Brussels, 18 Apr 2003
The chief scientist behind Europe's attempt to land a spacecraft on a comet has said that it is now a 'virtual certainty' that Rosetta's target will be Comet Churyumov-Gerasimenko.
Gerhard Schwehm explained that due to the extreme difficulty of removing large amounts of nitrogen tetroxide oxidiser from Rosetta, it would be impossible to move the spacecraft from its current position at the European Space Agency (ESA) launch site in Kourou, French Guiana.
This in turn means that Rosetta will have to be launched using a standard Ariane 5 rocket, which is not powerful enough to enable the comet chaser to rendezvous with its only other conceivable target, Comet Wirtanen.
The only other options for the team would have been either to disassemble Rosetta in order to remove the oxidiser, which they were understandably reluctant to consider, or to use an enhanced version of the Ariane 5 launcher.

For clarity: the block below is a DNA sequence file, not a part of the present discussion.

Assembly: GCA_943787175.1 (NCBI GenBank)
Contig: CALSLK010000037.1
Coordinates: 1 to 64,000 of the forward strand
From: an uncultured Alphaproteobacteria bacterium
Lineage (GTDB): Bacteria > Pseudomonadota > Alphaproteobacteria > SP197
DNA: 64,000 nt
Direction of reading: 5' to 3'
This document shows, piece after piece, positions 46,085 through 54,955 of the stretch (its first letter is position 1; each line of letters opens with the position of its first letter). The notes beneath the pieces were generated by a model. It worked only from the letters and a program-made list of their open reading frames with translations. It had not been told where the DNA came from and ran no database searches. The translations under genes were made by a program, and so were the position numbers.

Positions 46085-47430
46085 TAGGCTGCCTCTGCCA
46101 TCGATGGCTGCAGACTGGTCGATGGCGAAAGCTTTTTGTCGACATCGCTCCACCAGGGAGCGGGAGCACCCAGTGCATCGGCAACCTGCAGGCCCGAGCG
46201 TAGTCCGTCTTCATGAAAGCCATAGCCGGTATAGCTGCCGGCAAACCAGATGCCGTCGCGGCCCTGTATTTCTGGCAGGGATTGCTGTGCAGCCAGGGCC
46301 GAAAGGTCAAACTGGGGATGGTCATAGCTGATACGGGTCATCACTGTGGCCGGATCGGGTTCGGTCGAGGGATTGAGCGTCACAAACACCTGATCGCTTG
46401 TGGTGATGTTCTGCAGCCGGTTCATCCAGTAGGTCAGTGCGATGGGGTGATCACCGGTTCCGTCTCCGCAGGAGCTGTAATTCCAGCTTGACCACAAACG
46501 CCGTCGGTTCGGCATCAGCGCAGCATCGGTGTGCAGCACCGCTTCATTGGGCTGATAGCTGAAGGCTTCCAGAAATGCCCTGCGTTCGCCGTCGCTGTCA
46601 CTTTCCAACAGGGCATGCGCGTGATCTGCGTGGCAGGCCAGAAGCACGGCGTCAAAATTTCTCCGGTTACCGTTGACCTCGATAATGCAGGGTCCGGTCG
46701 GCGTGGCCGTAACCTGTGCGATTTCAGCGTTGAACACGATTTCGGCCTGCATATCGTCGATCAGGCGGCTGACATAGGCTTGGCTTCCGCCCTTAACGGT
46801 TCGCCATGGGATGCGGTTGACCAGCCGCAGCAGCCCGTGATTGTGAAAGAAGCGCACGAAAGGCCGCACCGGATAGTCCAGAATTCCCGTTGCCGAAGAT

But following the failure of the enhanced 10 tonne launcher on its maiden voyage in December 2002, it is unlikely that a second flight will take place before spring 2004, and even less likely that ESA would risk including Rosetta as part of its payload.
All of which means that Rosetta's pursuit of Comet Churyumov-Gerasimenko could begin as soon as February 2004, with a second window opening a year later in February 2005.
The official announcement of Rosetta's new target is expected to be made by the ESA science programme committee in May.
For further information, please consult the following web address: